“Unfortunately we are not,” said a Reform rabbi in Brooklyn, of his synagogue’s plans to theme second Seder around reefer madness. “Although like, what? Why not?”

“I doubt it,” said the executive director of a synagogue in Boulder, before adding, “Do MJ matzo balls float?” (By the way, they do.)

“I think it’s great that you’re covering this!” wrote Rabbi Jeffrey Falick of the Birmingham Temple Congregation for Humanistic Judaism. Falick was a leader among clergy who bolstered support for legalization in Michigan, calling the prohibition of marijuana a “social justice crisis through inequitable enforcement of the law in African-American communities” and touting the possible health and tax benefits of legalization and further research. Rabbi Falick even welcomed Cannabis researcher Dr. Sue Sisley to preach on the subject from the bima on a Friday night.

And yet.

Birmingham Temple Congregation for Humanistic Judaism will not be having a 4/20-themed Seder. “Most additions to our Seder will be related to the human rights of immigrants and refugees,” Falick told the Forward. Though he “might mention it,” any mention will be used to open a discussion about the responsibilities that accompany freedoms, namely “responsible use for those who partake” as well as “assuming responsibility for correcting the wrongs committed by the justice system through its disproportionate enforcement of cannabis prohibition directed at African-Americans and other people of color.”

Besides, legalization doesn’t mean destigmatization. Gail Wartell, a member of the administrative team at the unaffiliated egalitarian synagogue Adas Yoshuron in Maine, which will likely not bring the chronic to community Seder, said that the newly legal substance hasn’t truly been normalized in Maine. Rather, the Seder will focus on themes of refugees and asylum. “While I personally think it is important to stop criminalizing cannabis, I’m not sure how I feel about it being a topic at a Seder,” said Wartell, a painter and kombucha-brewer.

On Saturday night, I will attend a young adult Seder at Congregation Emanu-El in San Francisco where, full disclosure, both of my parents are employees. Graphic design for the event simply reads “4/20” in gleaming gold numbering.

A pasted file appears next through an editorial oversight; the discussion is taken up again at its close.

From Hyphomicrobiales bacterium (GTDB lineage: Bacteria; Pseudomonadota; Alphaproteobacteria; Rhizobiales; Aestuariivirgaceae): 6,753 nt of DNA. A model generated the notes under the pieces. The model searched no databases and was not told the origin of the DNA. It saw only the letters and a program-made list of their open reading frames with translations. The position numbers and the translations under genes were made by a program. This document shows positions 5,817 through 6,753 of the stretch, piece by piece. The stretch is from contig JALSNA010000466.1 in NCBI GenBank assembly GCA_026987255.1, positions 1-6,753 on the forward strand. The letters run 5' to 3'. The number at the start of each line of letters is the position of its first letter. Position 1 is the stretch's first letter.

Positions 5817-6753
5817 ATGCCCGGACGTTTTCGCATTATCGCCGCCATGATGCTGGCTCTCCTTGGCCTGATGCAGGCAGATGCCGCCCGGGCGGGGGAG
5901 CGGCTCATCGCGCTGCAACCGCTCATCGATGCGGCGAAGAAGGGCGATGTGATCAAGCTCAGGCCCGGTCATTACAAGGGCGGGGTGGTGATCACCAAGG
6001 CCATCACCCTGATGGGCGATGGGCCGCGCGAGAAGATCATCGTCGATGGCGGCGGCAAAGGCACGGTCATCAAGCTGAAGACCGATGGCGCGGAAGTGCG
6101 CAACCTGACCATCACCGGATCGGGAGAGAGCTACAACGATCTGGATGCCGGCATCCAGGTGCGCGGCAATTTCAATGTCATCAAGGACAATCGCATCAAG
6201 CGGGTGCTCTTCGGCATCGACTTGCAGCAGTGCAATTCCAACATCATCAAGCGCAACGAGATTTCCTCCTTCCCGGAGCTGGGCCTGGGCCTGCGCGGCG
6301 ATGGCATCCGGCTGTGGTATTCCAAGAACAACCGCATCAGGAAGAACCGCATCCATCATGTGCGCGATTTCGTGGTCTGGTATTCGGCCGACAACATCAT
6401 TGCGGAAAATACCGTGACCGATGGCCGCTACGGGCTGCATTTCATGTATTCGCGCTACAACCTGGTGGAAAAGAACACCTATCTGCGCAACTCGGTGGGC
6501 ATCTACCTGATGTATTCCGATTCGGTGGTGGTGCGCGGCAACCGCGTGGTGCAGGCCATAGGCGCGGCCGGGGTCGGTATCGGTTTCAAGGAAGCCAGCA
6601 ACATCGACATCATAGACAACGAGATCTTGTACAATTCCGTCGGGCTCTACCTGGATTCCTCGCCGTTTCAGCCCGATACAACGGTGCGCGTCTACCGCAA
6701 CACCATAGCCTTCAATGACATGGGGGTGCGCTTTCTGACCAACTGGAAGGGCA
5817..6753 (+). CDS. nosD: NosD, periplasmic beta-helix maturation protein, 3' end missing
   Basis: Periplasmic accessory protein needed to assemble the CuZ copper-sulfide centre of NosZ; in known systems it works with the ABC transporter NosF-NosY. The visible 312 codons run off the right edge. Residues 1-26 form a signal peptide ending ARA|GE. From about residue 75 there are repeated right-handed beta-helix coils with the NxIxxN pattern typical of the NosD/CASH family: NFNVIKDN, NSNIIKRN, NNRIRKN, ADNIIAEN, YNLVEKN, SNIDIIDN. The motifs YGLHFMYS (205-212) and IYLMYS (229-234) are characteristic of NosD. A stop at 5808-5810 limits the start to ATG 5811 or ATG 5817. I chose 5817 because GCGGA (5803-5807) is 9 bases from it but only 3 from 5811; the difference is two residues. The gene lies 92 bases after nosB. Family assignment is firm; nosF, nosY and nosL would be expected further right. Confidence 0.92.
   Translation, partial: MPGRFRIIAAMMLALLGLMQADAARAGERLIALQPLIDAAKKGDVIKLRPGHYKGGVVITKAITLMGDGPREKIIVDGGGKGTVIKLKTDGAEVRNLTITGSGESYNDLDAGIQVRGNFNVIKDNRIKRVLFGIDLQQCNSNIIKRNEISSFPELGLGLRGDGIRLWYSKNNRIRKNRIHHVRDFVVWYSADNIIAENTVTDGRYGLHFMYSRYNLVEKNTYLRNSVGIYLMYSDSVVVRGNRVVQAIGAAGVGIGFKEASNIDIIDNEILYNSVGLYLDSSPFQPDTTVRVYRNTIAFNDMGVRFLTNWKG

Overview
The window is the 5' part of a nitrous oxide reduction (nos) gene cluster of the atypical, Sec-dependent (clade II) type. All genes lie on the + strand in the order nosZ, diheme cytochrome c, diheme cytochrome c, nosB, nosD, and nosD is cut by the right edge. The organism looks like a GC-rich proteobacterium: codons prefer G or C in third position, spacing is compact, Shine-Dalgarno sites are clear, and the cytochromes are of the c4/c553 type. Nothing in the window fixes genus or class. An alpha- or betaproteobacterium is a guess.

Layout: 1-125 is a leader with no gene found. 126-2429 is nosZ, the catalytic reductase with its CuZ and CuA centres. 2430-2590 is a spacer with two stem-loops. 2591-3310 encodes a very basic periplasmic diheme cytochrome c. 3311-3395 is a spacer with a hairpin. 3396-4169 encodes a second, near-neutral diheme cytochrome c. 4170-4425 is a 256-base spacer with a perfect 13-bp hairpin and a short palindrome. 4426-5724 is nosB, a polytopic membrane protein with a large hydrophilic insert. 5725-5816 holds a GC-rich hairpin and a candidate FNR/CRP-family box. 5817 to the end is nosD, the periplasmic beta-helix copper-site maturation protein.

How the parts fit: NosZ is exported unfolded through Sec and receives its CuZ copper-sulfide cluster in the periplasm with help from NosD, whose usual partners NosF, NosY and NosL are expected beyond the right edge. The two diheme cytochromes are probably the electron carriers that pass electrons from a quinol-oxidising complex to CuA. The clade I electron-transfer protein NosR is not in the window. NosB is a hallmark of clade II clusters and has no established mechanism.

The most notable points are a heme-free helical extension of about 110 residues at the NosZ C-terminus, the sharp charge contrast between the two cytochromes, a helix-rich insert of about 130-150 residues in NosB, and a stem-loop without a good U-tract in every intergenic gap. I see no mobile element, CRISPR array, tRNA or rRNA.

San Francisco. Youth. 4/20. This, I believed, is the Seder I had been looking for.

“Our Seder will not have anything to do with marijuana,” Emanue-El’s Rabbi Jason Rodich wrote to the Forward. “The beautiful themes of human liberation and justice, and the radical idea that all people deserve a life flowing with milk and honey are pretty high ideals in and of themselves.”

Acknowledging the “tongue-in-cheek” Seder advertising, he said, “I still contend that the Exodus story, which is really a profound story of social transformation, is bright enough without lighting anything else.”

Ah, well. Once we were slaves, and now we are free. On Friday and Saturday we will break and bless and wash and praise, and maybe some will partake of a very special kind of flourless chocolate brownie. In Manhattan, Brooklyn, Los Angeles, and San Francisco we may attend Kosher-le-ganja holiday events, though they won’t be hosted by our houses of prayer, not quite yet.

Just as we have merited to order it, so too may we merit to do it. L’shana haba’ah b’Mary-Janerushalayim. Next year, may we all be, in whatever way feels most right, free.

Jenny Singer is the deputy life/features editor for the Forward. You can reach her at [email protected] or on Twitter @jeanvaljenny